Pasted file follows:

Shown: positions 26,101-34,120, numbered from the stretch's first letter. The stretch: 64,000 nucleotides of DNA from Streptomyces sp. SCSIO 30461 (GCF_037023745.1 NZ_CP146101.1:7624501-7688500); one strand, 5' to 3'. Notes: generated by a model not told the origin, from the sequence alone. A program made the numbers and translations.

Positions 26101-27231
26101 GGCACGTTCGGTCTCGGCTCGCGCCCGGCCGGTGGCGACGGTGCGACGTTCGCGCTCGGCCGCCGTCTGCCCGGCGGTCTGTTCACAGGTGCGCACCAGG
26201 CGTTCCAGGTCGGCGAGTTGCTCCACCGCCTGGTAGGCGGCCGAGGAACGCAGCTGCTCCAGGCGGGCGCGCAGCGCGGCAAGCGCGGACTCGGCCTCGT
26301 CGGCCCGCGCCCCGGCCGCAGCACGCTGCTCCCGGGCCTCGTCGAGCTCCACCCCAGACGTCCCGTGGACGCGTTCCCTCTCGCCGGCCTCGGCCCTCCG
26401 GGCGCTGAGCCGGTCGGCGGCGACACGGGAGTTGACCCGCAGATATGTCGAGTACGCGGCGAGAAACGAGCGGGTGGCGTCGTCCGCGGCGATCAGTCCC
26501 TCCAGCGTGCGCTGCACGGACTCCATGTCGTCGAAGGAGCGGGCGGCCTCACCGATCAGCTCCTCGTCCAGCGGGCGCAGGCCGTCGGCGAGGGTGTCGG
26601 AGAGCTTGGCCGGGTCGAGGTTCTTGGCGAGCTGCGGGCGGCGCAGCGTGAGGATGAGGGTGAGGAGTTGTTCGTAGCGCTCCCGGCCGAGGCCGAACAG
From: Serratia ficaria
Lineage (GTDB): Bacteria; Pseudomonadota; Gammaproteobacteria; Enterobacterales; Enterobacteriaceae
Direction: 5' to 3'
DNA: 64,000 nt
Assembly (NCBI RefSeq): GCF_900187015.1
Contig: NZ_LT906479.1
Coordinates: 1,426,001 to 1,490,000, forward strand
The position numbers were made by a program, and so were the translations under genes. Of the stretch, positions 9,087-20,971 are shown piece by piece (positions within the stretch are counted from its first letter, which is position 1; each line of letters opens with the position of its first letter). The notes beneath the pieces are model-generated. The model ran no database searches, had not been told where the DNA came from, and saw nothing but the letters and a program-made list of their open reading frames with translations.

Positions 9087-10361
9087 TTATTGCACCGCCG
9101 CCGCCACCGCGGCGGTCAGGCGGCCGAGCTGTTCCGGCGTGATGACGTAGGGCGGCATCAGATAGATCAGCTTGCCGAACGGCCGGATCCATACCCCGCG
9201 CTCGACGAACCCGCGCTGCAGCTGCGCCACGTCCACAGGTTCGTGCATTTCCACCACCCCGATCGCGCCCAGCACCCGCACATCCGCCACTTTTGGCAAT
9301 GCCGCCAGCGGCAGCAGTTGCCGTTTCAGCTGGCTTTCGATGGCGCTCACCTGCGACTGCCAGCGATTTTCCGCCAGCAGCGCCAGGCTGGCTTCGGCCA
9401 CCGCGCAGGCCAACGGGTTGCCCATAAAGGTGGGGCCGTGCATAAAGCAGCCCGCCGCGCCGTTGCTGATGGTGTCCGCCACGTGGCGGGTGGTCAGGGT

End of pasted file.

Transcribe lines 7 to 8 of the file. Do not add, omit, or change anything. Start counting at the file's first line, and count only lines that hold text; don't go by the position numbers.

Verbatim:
26501 TCCAGCGTGCGCTGCACGGACTCCATGTCGTCGAAGGAGCGGGCGGCCTCACCGATCAGCTCCTCGTCCAGCGGGCGCAGGCCGTCGGCGAGGGTGTCGG
26601 AGAGCTTGGCCGGGTCGAGGTTCTTGGCGAGCTGCGGGCGGCGCAGCGTGAGGATGAGGGTGAGGAGTTGTTCGTAGCGCTCCCGGCCGAGGCCGAACAG